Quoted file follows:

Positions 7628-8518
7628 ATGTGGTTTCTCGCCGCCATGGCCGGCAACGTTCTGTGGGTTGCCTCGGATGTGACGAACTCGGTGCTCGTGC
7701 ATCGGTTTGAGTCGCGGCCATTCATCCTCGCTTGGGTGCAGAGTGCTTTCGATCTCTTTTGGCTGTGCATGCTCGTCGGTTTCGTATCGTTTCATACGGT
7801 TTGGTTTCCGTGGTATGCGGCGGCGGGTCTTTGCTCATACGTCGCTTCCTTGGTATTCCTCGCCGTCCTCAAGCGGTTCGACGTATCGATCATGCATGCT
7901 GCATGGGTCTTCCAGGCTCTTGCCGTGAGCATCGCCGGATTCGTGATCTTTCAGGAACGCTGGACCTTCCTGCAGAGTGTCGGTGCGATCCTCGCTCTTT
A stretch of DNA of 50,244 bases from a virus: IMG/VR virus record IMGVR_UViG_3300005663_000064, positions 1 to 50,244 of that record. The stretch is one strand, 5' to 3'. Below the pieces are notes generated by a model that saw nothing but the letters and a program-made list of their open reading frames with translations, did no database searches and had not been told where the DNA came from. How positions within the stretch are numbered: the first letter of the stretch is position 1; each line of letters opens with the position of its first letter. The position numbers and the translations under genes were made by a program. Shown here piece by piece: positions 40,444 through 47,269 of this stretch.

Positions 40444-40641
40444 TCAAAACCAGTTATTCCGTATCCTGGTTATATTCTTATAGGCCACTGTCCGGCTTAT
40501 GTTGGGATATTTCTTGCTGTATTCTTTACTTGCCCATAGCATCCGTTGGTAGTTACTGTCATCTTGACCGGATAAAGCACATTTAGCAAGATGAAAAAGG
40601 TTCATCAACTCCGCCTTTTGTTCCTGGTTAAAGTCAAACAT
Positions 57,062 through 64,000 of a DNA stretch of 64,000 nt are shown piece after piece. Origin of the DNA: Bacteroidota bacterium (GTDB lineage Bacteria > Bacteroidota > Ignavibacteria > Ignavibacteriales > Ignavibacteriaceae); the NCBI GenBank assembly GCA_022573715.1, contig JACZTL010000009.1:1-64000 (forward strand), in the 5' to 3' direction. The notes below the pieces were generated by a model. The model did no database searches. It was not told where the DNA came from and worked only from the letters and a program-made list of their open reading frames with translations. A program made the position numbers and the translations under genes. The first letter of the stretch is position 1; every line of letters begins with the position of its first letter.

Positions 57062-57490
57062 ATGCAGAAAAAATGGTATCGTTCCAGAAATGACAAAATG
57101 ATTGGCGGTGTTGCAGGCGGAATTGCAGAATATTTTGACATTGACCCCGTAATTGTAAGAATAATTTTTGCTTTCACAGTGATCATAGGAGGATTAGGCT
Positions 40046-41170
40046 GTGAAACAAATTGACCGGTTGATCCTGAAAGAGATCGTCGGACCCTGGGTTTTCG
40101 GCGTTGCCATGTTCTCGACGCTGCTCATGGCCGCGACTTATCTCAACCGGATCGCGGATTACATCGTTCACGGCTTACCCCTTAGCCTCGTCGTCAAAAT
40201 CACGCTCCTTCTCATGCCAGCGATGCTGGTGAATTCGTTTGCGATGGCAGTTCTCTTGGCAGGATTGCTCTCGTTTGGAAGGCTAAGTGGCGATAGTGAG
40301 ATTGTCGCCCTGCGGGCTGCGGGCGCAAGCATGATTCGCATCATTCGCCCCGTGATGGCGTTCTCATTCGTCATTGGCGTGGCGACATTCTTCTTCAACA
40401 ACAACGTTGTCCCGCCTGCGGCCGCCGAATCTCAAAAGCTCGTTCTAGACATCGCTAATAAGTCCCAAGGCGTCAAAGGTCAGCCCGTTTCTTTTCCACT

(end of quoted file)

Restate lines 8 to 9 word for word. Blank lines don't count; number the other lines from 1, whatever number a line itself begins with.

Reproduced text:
40444 TCAAAACCAGTTATTCCGTATCCTGGTTATATTCTTATAGGCCACTGTCCGGCTTAT
40501 GTTGGGATATTTCTTGCTGTATTCTTTACTTGCCCATAGCATCCGTTGGTAGTTACTGTCATCTTGACCGGATAAAGCACATTTAGCAAGATGAAAAAGG